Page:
Relocating its wares from Gun Records over to Drakkar, sporting a revamped line up and (if memory serves correctly) coming off of three trendy orchestra/symphony-oriented albums, it was anybody's guess how the new Rage album would have turned out. Rage's latest album has turned out better than previously anticipated. During the course of a long album Peavey and hires manage to deliver an album comprised mostly of nothing but good old glorious heavy metal. I say almost because the Tribute To Dishonour four part story includes pianos and is surprisingly reminiscent of Savatage. Otherwise the album holds good metal drumming, solid riffs and Yngwie-esque solos and a very front and centre vocal performance. Peavey is not the world's best vocalist and perhaps he might consider lowering his presence in the mix. Still with a solid performance like on Paint The Devil On The Wall, a stormer like No Lies and other tracks, Rage 2001 prove they still know what heavy metal is and more importantly are still up to delivering it. TUR hopes Rage will maintain this course and put the shameful classical music molestation behind. - Ali "The Metallian"

The new Rage album, quite appropriately, begins with a march which leads to a growl and then the listener is well into the core of opener All I want. The relatively young Rage line-up has obviously taken the musicianship to a new level. Consequently, Peavey Wagner has pushed his vocals up one notch. The results are somewhat mixed though. Obviously for a band like Rage which for nigh on twenty years has roamed somewhere near the median, Unity is an impressive endeavour which - thank guitarist Victor Smolski, drummer Mike Terrana and producer Chalie Bauerfiend - sets a new milestone in achievement for Peavey and company.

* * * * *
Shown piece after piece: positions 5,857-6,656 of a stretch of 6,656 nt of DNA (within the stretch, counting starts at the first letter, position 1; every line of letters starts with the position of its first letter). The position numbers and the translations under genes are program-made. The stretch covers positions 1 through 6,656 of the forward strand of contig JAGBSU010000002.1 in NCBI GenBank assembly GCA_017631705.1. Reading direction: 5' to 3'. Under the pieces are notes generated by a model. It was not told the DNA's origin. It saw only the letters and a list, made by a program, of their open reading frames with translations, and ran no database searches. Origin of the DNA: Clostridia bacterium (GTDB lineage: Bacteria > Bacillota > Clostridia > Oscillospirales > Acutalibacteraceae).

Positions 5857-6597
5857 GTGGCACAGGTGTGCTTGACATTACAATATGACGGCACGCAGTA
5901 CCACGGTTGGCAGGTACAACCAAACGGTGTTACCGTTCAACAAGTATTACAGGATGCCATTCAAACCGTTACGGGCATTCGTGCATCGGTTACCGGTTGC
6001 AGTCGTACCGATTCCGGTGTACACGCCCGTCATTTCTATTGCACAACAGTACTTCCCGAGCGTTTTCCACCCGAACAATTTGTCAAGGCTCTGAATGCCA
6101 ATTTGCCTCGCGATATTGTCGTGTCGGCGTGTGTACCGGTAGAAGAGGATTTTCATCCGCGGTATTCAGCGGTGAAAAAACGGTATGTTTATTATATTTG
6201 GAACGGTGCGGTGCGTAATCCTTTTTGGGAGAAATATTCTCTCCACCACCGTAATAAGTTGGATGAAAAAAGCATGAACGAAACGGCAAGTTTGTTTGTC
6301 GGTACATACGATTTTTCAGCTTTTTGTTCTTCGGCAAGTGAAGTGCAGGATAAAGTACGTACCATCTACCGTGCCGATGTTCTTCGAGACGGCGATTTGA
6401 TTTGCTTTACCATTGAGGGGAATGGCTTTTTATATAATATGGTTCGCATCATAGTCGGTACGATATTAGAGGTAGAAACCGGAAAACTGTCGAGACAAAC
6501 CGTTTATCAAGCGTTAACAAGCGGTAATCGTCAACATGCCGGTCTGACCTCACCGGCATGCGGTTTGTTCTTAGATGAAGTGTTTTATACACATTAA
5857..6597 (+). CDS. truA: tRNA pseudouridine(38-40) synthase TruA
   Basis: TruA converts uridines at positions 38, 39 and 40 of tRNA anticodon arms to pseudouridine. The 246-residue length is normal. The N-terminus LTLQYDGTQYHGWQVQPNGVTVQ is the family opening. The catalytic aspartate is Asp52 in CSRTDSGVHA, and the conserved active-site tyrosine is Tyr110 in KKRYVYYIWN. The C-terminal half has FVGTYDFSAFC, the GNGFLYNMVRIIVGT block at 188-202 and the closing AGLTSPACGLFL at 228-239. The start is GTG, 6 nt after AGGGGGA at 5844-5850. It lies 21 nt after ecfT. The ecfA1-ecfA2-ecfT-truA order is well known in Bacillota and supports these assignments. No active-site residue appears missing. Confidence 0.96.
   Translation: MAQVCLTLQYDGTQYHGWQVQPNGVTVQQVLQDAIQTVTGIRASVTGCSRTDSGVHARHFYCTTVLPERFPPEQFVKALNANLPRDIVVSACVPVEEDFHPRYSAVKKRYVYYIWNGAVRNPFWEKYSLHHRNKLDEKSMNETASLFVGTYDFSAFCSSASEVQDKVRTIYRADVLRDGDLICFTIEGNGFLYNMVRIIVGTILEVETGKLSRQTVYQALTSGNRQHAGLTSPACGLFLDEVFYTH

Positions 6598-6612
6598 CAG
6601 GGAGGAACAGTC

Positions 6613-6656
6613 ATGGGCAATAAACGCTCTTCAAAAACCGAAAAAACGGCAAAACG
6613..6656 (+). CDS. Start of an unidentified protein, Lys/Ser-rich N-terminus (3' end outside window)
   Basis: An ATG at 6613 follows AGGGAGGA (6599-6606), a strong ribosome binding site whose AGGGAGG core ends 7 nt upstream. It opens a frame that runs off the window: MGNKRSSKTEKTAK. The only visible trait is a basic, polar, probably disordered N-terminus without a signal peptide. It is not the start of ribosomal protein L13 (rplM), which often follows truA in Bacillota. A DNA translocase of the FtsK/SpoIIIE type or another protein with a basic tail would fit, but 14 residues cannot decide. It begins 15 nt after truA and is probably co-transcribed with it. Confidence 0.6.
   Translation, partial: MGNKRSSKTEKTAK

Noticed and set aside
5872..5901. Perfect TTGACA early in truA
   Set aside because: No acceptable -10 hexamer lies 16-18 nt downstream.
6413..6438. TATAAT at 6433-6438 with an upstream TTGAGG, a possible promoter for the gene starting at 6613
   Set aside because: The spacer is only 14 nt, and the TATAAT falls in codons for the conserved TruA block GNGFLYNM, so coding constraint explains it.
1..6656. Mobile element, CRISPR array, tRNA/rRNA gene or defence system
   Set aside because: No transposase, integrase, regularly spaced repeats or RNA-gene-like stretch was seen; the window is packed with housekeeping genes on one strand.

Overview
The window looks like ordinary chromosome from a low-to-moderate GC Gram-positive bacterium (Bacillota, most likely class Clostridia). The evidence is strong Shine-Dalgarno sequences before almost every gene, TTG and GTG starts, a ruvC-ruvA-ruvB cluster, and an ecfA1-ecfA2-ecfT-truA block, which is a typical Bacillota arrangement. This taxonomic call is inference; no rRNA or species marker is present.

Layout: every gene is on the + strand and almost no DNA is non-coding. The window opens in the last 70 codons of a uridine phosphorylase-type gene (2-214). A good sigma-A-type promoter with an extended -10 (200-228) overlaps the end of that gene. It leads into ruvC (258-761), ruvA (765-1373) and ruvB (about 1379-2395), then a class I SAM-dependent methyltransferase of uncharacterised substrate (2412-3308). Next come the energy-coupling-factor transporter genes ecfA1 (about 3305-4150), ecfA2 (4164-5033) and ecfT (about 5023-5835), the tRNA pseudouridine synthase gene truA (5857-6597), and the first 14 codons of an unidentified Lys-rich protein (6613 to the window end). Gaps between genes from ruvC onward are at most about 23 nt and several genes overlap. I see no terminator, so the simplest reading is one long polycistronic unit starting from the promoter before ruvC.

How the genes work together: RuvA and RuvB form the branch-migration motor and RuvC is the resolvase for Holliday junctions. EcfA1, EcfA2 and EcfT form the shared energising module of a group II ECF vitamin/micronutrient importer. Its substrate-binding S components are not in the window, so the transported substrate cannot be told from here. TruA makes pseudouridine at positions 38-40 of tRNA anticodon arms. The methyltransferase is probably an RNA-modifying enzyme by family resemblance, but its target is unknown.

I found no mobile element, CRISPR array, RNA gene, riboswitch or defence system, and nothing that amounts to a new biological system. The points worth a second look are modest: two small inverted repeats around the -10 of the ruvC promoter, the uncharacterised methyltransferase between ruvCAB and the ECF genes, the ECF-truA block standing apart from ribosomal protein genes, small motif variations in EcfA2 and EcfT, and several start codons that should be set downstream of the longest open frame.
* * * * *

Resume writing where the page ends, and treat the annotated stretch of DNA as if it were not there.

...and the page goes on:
A song like the heavy Insanity or the meticulously-crafted and phrased Down (in spite of the Pantera-ish start the band's best in a long time) prove that Rage is more vital now than at any time in its history. That, in itself, is something that can be rarely said for a veteran band. Things do fall apart though. Apparently under the influence of the newer members, Unity meanders from heavy metal into 'progressive' mode somewhere in its middle. As a result, the vocals, the chord progressions and, most ominously, the synthesizers take a turn towards Dream Theater and Threshold. Discussion is more of a slippery slope than an entire entity at this juncture. Yet, the development is worrisome - especially hearing what the trio can achieve when it puts its mind to its metal body. As things stand, Unity is a fast-paced album ready to tumble with any of its competition anywhere. - Ali "The Metallian"

Rage has never quite been able to make it to the top despite twenty years of touring, two dozen releases and support from companies like Noise and Nuclear Blast. The late '80s held some hope for the band to achieve a breakthrough with albums like Perfect World and Secrets In A Weird World, yet Rage did not quite have the vocals or the music needed to rise to the top. Speak Of The Dead is not helping Peter Wagner’s ever-changing cadre of musicos.
Speak Of The Dead is not going to help. The album’s confusing pitch for the progressive, the symphonic and the heavy is exactly what the band does not need and over which the fans remain confused. The album begins with an eight-part progressive rock/symphonic/film score piece called Suite Lingua Mortis. Latin always managed to impress. Past that boring mishmash of nonsense the album’s second part (thankfully) sees a marked improvement. The track No Regrets already bore some similarities with Blind Guardian earlier in the album, but now the album becomes a metal one with good songs like Full Moon with some great guitars or Kill Your Gods, which not only picks up the pace and heaviness but also adds a very positive message. It is this second half of the album that rescues Rage and perhaps even gives some breathing room to the German trio. - Ali “The Metallian”